5) Limit access to big bales

Large round bales of hay are great labor savers for sheep operations. However, it has been documented through research and practical experience that sheep will eat more hay than they need if given unlimited access. Consider every other day access or access to bales for a shorter time period each day during maintenance or early pregnancy to stretch our supplies of hay. Ewes will need enough physical space at the bales if either of these strategies are used. Also, it will take about three to four hours daily for ewes to consume adequate amounts of hay, depending on the hay quality.

6) Cull and sort ewes

Cull non-productive, problem ewes before overwintering to decrease hay needs. Also, sort ewes by age, body condition, when they are due to lamb, etc., if space and facilities permit. Ewes that need a bit more feeding can then receive it without overfeeding the majority of the flock.

7) Consider forage alternatives

Silage is an excellent feedstuff for sheep and can replace most of, or all, of hay needs. Usually, silage is a more economical source of energy than hays. Of course, to feed silage adequate handling, feeding and storage equipment and facilities are needed. To justify the added expense of equipment needs, there needs to be adequate numbers of livestock and a long term commitment to the animal enterprises.

8) Consider ration alternatives

Forage is usually used as an energy source for sheep. Normally, it should be an economical source of energy. However, if hay prices reach $200-$250 per ton it loses any economic advantage. This year may be a year when grain can be substituted for hay in the total diet. The National Research Council in the publication entitled Nutrient Requirements For Sheep make some recommendations for substituting grain for hay in sheep diets. The recommendations are to feed three parts hay to one part grain at a level equal to 75% of an all hay diet. For example, if a ewe is consuming 3.75 lbs. of hay during early pregnancy (first 2/3), then one could calculate an alternative ration as follows:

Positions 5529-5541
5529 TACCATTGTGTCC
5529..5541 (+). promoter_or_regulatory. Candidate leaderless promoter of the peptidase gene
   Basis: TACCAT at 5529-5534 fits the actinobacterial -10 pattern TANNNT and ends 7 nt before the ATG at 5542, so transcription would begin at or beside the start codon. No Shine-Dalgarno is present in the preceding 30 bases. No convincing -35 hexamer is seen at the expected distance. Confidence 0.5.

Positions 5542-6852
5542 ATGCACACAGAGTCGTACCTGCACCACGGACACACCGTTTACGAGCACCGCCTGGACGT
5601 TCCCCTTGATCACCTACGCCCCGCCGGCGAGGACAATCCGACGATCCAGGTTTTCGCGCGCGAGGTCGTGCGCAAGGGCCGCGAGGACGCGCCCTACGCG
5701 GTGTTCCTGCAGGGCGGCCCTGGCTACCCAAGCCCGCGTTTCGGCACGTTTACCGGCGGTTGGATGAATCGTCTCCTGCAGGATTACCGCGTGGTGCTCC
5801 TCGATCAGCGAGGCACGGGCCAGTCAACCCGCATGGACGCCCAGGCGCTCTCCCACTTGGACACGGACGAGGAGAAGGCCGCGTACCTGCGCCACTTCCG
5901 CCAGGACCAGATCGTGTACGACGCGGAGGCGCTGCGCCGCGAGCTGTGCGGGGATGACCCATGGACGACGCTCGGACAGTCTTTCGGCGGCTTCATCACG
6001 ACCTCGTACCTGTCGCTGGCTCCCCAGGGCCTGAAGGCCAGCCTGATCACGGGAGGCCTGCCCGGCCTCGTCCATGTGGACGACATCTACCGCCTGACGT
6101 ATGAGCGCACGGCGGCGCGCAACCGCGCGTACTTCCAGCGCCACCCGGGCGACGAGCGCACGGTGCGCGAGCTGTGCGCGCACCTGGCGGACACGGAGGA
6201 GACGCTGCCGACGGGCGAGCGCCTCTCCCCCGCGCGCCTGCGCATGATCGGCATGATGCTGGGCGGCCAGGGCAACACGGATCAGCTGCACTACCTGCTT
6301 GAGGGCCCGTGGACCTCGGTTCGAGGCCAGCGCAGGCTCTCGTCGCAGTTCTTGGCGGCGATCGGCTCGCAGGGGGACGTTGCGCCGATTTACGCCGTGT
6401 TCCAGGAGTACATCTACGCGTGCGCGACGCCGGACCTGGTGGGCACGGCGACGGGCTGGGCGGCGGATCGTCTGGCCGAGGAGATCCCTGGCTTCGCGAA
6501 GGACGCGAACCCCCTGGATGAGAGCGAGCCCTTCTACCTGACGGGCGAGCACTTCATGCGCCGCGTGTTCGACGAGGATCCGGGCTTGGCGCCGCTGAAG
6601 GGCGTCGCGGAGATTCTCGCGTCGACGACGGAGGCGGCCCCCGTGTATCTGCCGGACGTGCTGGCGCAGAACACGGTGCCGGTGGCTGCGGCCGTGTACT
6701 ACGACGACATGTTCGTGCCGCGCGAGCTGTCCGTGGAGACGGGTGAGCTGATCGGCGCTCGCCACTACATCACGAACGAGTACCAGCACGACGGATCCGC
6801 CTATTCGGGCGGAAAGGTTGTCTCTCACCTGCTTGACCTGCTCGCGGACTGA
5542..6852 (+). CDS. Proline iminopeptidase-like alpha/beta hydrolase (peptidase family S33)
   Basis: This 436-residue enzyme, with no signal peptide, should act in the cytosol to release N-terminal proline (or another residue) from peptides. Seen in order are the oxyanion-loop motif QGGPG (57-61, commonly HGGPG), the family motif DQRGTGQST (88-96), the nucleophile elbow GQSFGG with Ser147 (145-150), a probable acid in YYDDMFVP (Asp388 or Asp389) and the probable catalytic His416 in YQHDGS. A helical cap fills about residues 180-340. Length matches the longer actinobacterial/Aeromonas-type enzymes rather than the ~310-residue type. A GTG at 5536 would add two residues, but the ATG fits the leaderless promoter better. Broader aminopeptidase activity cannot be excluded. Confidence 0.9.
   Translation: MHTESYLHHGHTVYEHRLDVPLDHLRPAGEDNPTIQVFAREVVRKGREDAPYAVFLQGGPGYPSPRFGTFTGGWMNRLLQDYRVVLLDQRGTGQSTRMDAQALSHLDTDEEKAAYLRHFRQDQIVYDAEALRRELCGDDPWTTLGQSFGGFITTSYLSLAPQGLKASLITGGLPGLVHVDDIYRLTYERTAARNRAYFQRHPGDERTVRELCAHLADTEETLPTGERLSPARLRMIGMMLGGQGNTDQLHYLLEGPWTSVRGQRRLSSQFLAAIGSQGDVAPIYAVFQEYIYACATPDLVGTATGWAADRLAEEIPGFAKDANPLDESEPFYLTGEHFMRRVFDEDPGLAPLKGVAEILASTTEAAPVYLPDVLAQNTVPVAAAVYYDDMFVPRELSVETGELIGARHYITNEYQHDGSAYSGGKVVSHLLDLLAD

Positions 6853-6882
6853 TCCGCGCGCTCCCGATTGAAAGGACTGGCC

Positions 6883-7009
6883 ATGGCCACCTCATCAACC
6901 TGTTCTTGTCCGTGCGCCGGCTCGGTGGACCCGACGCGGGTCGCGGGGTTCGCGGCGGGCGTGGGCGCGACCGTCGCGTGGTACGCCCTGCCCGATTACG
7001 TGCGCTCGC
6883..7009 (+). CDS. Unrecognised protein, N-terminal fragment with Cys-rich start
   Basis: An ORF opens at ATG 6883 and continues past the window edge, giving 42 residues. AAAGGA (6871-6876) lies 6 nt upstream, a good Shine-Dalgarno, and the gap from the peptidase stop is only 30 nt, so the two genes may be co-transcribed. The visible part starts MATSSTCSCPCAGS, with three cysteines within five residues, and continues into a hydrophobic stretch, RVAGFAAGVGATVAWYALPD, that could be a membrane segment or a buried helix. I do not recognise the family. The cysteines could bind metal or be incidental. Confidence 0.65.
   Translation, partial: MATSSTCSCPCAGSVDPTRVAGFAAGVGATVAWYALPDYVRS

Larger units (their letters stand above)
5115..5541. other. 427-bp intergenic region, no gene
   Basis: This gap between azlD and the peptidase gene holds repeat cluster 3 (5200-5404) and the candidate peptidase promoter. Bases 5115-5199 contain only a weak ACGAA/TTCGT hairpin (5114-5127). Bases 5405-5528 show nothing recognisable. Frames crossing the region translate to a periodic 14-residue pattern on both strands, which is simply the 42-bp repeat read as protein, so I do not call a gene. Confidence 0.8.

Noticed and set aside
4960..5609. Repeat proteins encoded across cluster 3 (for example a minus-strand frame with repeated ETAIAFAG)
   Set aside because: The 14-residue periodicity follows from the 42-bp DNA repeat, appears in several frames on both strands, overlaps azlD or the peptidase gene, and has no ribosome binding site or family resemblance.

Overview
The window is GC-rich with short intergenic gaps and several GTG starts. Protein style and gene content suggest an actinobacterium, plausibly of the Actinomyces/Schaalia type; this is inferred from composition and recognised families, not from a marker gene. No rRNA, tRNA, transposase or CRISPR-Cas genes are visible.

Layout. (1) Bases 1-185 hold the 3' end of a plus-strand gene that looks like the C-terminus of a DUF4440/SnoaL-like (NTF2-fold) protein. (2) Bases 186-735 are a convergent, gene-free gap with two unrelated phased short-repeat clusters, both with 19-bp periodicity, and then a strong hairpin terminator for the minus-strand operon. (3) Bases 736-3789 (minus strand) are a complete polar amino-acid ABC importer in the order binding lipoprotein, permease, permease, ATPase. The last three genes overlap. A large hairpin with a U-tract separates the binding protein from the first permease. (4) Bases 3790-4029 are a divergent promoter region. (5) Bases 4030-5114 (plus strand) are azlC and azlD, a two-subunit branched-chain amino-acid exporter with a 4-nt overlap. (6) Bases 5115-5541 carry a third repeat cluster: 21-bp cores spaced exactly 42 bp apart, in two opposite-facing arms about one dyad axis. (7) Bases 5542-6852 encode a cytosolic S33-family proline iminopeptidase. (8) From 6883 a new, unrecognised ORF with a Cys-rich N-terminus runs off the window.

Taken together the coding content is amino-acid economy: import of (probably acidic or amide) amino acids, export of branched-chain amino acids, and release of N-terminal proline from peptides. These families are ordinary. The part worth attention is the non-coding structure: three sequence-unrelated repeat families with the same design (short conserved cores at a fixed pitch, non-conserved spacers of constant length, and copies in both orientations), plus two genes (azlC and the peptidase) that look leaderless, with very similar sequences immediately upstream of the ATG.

3.75 lbs. all hay diet x 75% = 2.8 lbs. of hay and grain

    2.8 lbs of diet x 75% = 2.1 lbs of diet is hay

    2.8 lbs of diet x 25% = .7 lbs of diet is corn

This balances only for energy content of a diet. It is important to remember that corn is a poor source of calcium and is usually lower in protein content than most average quality hays. Thus, rations may need balancing for these two nutrients. Also, most ewes should receive a minimum of two pounds daily of some type of hay or roughage to prevent wood picking and to add bulk to the diet. However, from the above example, a ewe in early pregnancy would require 132 lbs. less hay than our previous calculations.

A grade-off to substituting grain for hay in a diet for ewes is that increased management is required. Ewes will need fed daily, bunk space will be needed, the potential for acidosis or other metabolic problems are increased, and as mentioned earlier the diet may need adjusting to ensure adequate levels of other nutrients. If you are considering substituting grain for hay in a diet and would like some assistance in balancing your diets, contact your State Sheep Specialist or County Extension Educator.

9) Obtain hay early

Probably the most important tip is to buy all or most of your hay needs as soon as possible. If you wait until the snow is flying the price of hay will most likely be flying upward also.